On February 12, 2016, the West Virginia legislature overrode Governor Earl Ray Tomblin’s veto of the Establishing West Virginia Workplace Freedom Act and in doing so became the 26th state to enact “right-to-work” legislation.
Right-to-work laws prohibit employers from requiring employees to join a union or risk termination. Specifically, they prohibit union security agreements – agreements between employers and labor unions that establish whether employee union membership and payment of union dues and fees may be made conditions of employment.
Right to work laws do not, however, affect a union’s duty to provide fair representation. Unions must still represent the interests of and work towards implementing any applicable collective bargaining agreement on behalf of every member in a bargaining unit, regardless of whether or not the bargaining unit member is a dues-paying union member. In doing so, unions are required to act impartially towards non-union members.
The new West Virginia legislation provides that:
Any agreement, contract, understanding or practice, either written or oral, implied or expressed, between any labor organization and an employer or public body which provides for the exclusion from employment of any person because of membership in, affiliation with, resignation from, or refusal to join or affiliate with any labor organization or employee organization of any kind is hereby declared to be unlawful, null and void, and of no legal effect.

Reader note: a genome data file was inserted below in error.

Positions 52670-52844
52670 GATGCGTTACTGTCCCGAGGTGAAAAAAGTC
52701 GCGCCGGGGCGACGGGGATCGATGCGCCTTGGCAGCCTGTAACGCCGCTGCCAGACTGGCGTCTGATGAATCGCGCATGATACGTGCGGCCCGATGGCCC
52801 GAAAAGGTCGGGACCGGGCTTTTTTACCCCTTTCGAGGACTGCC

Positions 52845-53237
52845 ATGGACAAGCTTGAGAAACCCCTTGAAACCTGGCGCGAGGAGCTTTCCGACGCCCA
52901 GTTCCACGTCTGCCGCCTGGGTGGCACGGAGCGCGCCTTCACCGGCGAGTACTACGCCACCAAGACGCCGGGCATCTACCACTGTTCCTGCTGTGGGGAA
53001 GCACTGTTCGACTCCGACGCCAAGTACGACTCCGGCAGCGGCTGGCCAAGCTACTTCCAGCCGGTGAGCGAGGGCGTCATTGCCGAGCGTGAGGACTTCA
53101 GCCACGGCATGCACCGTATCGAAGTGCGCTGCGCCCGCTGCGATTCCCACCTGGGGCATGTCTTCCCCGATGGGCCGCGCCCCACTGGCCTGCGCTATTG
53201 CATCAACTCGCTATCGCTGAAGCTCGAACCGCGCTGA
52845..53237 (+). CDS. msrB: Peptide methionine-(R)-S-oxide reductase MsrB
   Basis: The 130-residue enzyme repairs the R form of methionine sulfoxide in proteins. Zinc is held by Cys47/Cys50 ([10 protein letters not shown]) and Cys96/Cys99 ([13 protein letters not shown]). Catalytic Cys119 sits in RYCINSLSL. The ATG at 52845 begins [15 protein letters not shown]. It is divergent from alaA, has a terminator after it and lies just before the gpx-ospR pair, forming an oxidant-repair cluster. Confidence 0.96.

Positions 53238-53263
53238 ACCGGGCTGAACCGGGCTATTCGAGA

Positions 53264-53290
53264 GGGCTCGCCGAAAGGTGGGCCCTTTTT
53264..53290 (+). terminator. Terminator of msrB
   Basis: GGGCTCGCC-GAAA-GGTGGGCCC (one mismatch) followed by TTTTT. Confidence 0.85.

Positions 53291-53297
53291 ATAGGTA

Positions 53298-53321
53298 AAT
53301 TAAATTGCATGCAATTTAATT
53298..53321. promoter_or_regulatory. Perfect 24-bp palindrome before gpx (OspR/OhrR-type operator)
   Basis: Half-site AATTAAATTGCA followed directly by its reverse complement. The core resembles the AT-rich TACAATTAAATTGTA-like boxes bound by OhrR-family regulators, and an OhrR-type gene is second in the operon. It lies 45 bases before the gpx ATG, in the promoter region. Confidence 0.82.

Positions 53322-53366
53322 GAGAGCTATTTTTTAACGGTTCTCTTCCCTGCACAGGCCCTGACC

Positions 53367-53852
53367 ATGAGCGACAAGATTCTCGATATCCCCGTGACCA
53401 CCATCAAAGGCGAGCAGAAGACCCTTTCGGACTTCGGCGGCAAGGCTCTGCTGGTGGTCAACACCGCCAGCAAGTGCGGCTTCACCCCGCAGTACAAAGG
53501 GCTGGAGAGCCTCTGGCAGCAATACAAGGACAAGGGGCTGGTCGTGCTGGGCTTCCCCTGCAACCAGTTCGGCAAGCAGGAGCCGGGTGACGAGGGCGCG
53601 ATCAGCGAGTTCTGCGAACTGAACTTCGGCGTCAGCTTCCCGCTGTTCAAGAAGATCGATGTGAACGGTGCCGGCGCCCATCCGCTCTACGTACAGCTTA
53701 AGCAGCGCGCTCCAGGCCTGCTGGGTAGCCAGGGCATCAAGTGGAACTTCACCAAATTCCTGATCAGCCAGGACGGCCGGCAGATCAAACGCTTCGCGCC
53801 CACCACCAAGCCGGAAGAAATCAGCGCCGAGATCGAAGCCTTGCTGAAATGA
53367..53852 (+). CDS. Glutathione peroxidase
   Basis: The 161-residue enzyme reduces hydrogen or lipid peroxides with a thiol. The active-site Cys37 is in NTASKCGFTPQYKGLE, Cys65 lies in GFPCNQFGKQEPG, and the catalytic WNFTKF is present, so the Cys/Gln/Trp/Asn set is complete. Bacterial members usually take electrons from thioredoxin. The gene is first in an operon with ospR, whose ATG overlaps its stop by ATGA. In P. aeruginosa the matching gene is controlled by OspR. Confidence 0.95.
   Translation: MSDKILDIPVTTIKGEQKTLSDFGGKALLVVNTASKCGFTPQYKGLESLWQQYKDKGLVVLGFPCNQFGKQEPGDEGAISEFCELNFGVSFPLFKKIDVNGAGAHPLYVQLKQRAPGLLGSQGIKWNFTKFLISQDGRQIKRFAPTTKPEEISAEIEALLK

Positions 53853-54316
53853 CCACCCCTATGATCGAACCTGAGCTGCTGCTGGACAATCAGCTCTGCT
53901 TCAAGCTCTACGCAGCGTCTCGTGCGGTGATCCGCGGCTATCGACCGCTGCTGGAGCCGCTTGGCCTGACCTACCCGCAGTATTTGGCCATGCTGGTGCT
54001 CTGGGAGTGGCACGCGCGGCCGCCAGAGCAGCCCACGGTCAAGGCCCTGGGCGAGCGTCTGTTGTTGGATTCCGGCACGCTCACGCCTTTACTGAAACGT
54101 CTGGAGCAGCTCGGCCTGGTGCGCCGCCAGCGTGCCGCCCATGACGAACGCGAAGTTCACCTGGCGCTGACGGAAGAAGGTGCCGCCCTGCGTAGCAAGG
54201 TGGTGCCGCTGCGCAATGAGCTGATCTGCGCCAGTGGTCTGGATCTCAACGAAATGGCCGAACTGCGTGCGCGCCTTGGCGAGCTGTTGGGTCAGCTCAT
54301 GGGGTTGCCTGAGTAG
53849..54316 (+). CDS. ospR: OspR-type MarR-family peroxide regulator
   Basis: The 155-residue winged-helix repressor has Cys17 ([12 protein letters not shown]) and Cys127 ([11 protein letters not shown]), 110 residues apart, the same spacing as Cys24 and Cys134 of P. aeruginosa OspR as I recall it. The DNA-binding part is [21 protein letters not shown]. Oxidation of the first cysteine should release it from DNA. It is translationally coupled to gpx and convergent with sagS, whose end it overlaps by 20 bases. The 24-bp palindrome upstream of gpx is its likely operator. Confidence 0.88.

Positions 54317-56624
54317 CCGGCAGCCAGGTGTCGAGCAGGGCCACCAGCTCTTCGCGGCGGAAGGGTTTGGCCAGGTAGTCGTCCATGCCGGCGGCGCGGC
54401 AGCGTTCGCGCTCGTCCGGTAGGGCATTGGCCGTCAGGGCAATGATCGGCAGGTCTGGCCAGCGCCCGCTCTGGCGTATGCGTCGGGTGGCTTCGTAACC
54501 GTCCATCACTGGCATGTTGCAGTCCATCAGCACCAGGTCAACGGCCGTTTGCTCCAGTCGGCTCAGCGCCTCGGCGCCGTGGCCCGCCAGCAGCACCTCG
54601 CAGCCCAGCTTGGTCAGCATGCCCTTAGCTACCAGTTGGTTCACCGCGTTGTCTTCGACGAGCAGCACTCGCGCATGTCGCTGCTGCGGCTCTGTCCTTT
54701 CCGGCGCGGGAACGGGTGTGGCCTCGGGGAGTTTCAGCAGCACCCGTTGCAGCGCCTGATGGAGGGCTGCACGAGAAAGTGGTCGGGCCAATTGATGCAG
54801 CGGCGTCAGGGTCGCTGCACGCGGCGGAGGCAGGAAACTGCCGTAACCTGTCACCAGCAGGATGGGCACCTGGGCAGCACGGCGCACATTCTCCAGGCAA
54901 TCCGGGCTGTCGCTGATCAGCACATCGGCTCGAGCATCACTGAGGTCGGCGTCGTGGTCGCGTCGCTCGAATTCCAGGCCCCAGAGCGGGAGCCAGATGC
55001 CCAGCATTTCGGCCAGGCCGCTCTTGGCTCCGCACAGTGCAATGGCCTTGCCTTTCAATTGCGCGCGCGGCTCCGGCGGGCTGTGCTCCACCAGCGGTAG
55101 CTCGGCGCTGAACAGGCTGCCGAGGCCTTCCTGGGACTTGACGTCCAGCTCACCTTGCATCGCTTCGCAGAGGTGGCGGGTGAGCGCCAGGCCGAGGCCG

The law provides for criminal penalties, including fines of up to $5,000, and administrative remedies. In addition, employees injured as a result of a violation can recover compensatory and punitive damages as well as injunctive relief. The legislation will become effective on July 1, 2016.
With the passage of the Establishing West Virginia Workplace Freedom Act, West Virginia joins the following right-to-work states: Alabama, Arizona, Arkansas, Florida, Georgia, Idaho, Indiana, Iowa, Kansas, Louisiana, Michigan, Mississippi, Nebraska, Nevada, North Carolina, North Dakota, Oklahoma, South Carolina, South Dakota, Tennessee, Texas, Utah, Virginia, Wisconsin, and Wyoming.